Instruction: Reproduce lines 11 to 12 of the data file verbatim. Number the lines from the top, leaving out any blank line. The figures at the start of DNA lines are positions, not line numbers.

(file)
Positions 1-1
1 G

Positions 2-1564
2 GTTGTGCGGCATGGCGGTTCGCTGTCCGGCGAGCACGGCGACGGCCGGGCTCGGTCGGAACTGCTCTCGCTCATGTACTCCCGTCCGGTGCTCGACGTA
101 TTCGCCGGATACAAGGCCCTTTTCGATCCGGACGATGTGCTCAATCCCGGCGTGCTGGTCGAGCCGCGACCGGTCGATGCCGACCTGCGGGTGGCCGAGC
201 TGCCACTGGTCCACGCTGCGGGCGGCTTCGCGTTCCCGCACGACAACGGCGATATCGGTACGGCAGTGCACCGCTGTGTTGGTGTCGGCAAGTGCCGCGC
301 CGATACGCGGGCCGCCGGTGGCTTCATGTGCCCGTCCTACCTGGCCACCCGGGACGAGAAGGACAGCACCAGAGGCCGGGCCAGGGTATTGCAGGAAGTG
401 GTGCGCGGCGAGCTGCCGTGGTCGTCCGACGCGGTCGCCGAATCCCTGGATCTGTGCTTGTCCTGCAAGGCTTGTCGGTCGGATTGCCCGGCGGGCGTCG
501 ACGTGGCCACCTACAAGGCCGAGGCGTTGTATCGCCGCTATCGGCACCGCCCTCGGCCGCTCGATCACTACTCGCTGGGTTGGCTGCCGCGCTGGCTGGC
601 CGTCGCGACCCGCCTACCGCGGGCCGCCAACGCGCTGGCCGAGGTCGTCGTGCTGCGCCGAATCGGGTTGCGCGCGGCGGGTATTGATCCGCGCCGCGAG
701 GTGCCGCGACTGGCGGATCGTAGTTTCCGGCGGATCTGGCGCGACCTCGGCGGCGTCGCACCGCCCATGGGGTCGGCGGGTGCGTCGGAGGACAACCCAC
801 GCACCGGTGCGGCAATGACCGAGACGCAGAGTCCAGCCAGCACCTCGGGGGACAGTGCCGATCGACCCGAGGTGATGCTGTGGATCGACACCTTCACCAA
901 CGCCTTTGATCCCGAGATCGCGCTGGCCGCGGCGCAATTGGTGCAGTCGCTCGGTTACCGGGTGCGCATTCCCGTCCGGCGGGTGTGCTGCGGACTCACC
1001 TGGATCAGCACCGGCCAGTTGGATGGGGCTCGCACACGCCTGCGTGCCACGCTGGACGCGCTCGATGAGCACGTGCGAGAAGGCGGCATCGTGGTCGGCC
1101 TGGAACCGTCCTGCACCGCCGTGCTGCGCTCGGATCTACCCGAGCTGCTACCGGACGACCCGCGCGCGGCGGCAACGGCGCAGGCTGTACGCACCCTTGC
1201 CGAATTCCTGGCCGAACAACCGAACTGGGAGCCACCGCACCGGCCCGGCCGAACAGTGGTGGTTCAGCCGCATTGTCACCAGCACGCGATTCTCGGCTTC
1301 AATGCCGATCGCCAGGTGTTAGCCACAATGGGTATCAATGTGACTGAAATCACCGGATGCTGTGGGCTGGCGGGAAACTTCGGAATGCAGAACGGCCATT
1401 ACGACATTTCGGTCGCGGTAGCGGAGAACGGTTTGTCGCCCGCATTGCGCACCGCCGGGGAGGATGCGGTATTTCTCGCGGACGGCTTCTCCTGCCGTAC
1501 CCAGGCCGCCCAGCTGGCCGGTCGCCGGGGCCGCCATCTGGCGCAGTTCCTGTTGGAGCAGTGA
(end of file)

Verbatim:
701 GTGCCGCGACTGGCGGATCGTAGTTTCCGGCGGATCTGGCGCGACCTCGGCGGCGTCGCACCGCCCATGGGGTCGGCGGGTGCGTCGGAGGACAACCCAC
801 GCACCGGTGCGGCAATGACCGAGACGCAGAGTCCAGCCAGCACCTCGGGGGACAGTGCCGATCGACCCGAGGTGATGCTGTGGATCGACACCTTCACCAA